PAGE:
The most successful operation American escort vessels during the war was the capture of the U-58 by the United States destroyers Fanning and Nicholson. This occurred in November, 1917, when an American destroyer division was escorting an outward bound convoy of eight empty ships toward its point of dispersal, with instructions to meet subsequently an incoming convoy. After the usual preliminary scouting off the port, the destroyers were patrolling the vicinity and giving instructions with a view to having the merchant ships take their formation promptly. While the Fanning was thus engaged, the lookout sighted a periscope in such a location as to seriously endanger the merchant ship Welshman. Immediately the Fanning's helm was put over and the difficult task undertaken of reaching a position immediately over the submarine whose periscope had disappeared. The Fanning made a wide and rapid turn and depth charged the place where she estimated the submarine to be. The Nicholson also joined the attack and dropped another depth charge ahead of the Fanning.
Eagerly the sea was scanned for evidence of success in the usual form of oil patches, air bubbles or pieces of wreckage, but none were seen. For 10 or 15 minutes, everything was quiet and it appeared that the submarine must have been missed. But at that time she came to the surface apparently undamaged and was immediately fired upon by the guns of the destroyers. Suddenly the submarine's conning tower opened and officers and crew filed up with their arms overhead shouting "Kamarad." Of course the gun fire was immediately stopped. The submarine had surrendered, but soon afterwards she began to sink, her sea valves having been purposely opened. The crew was rescued from the water by the American destroyers.
It was subsequently learned that although the depth charges had not exploded sufficiently close to the submarine to do her any material structural damage, the concussion had wrecked her motors, making it impossible to control the vessel while submerged. The German captain then had the alternative of sinking until the water pressure crushed the vessel or to blow the ballast tanks, rise to the surface and surrender. He first attempted to stay under water but upon reaching the critical depth of 200 feet with the boat still descending rapidly, he decided to take his chances on the surface.
During the 18 months of war when American vessels escorted convoys through the war zone, 183 attacks were made by them upon submarines, 24 submarines were damaged and 2 known to have been destroyed. A total of 18,653 ships were escorted carrying vast quantities of freight to the armies in France and the civilian population of the Allies, as well as more than 2,000,000 troops.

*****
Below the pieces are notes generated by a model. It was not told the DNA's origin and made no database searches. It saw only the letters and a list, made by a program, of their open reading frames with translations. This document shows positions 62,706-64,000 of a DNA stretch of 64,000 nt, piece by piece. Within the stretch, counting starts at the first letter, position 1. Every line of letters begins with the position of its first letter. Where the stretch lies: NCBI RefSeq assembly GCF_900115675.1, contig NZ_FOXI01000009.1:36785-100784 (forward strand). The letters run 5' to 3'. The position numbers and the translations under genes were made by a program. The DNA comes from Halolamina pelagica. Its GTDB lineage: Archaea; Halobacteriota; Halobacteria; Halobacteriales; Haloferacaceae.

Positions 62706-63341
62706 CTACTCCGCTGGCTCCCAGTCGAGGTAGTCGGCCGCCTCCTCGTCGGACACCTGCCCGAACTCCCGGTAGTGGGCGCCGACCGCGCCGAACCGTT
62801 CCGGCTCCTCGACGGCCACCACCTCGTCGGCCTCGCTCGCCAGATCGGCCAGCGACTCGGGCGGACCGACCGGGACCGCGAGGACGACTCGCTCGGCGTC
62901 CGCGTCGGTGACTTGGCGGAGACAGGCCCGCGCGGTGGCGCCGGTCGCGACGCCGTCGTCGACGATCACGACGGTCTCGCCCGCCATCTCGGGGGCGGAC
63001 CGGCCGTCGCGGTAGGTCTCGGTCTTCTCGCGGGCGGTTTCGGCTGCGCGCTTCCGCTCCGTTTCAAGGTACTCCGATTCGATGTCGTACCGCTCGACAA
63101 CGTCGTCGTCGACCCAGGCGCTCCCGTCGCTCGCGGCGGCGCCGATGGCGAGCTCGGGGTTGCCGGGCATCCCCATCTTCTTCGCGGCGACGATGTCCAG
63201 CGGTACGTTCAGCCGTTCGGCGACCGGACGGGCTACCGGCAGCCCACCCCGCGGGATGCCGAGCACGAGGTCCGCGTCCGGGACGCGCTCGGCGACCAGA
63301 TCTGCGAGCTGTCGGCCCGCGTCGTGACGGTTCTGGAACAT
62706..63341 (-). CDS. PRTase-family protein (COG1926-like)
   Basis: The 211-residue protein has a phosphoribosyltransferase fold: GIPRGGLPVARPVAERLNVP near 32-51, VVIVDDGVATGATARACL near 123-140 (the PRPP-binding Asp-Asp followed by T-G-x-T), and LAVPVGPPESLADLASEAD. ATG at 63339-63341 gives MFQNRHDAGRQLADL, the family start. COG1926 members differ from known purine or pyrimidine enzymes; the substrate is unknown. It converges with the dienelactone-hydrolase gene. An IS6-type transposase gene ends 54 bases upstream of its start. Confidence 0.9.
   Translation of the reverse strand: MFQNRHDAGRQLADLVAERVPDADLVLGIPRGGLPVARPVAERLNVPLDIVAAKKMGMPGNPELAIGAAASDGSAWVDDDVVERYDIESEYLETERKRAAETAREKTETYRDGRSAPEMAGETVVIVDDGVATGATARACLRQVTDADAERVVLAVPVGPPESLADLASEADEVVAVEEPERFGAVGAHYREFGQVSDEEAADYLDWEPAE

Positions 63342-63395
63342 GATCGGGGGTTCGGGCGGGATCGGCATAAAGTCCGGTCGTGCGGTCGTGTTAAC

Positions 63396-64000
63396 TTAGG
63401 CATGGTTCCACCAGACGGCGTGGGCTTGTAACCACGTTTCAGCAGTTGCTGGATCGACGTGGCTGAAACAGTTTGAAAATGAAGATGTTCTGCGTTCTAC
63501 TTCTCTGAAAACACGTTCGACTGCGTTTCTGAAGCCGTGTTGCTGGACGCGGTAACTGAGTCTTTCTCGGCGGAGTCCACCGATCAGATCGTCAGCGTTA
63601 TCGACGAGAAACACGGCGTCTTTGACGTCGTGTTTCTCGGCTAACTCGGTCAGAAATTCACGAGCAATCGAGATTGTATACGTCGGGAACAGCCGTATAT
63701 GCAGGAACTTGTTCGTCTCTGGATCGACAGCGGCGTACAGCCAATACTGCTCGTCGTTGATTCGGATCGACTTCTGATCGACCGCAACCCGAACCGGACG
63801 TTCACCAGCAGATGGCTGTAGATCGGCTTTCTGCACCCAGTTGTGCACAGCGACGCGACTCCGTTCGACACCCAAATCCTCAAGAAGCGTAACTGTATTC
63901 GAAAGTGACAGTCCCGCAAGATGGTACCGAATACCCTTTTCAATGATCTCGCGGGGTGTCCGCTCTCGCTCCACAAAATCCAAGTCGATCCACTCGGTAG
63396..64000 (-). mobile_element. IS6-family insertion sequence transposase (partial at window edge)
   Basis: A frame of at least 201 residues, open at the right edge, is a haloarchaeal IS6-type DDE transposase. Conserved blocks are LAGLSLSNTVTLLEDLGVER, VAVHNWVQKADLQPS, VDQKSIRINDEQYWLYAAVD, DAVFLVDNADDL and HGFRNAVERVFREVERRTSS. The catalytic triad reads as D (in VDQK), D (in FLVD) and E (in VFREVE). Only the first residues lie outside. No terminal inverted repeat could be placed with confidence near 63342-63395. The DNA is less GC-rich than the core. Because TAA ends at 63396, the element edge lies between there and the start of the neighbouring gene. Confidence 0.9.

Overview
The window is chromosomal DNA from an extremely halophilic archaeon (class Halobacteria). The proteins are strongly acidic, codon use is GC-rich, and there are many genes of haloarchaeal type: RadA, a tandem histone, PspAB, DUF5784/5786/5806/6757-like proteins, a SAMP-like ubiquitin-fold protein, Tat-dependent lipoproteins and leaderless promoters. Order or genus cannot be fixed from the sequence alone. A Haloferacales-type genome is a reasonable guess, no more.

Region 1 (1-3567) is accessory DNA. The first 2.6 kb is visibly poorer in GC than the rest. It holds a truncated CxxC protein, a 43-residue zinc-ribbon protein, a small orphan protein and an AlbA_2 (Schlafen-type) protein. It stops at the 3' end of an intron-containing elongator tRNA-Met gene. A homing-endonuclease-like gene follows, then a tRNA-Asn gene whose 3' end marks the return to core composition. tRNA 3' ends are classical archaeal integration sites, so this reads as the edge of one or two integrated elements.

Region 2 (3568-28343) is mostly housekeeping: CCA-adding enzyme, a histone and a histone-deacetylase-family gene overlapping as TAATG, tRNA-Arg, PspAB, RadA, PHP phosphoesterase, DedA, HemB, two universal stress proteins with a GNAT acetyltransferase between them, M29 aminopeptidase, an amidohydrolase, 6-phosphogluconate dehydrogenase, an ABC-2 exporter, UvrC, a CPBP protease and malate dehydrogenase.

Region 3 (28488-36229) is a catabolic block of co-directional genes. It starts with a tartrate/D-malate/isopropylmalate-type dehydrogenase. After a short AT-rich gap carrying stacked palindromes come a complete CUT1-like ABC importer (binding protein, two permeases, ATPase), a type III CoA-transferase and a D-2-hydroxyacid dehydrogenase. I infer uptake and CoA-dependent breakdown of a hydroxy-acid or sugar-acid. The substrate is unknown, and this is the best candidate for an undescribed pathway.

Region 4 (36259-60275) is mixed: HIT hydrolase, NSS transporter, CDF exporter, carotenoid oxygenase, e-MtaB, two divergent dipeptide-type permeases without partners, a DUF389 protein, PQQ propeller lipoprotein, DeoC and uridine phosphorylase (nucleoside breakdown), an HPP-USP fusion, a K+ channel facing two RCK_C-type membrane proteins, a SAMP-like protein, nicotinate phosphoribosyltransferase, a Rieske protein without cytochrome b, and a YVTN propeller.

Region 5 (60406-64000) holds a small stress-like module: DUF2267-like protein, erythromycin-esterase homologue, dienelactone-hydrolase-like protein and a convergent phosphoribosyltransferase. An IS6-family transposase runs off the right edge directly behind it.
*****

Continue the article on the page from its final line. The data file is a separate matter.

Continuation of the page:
The principal burden of this stupendous work fell upon the destroyers, whose very efficiency created never ceasing demands for protection to the endless stream of vessels passing the great focus of the allied lines of sea communications. Few of the millions of soldiers, sailors, and civilians, who were met far at sea by these comparatively tiny craft will ever forget the sense of great relief and security given by their mere presence. The thousands who witnessed attacks upon submarines or who were rescued from stricken vessels will have an even more vivid recollection and a better comprehension of the highly important work of the destroyers. The fact that not a single American soldier, en route to France under the protection of the United States Navy, was lost through submarine attack, is very largely due to the efficient and unremitting work of the American destroyers.
Upon the entry of America into the World War it was believed that our principal role would be furnishing supplies and the protection of shipping against submarine attack. It was not expected to send troops to any great extent at first, beyond a few divisions for moral effect.
The German Government believed that whatever effort the United States might make to transport troops across the Atlantic would be so well met by German submarines that it would not be possible to transport large American forces in time to affect the outcome of the war. The Allies held much the same view.
The military commissions from various countries, which soon began to reach Washington, demonstrated very clearly the imperative need of American military reinforcements in France. The problem of getting as many men as possible into France in the shortest possible time became acute.
At the outset the United States had a very limited supply of seagoing merchant marine ships, officers and crews. These were taken almost bodily into the Navy but they were barely enough to form a nucleus around which to build a transport service.
The German and Austrian steamers which had taken refuge in our ports and voluntarily remained there during the early part of the war were taken possession of by our Government when we became belligerents. The better class of vessels were converted into troop ships, and the others used for carrying supplies. Steps were taken to speed up completion of ships already under construction, and great preparation was made for new construction on a large scale, as will be described later. One of the biggest problems was to provide competent naval personnel, which will also be discussed later. Of course, allied shipping was utilized whenever possible.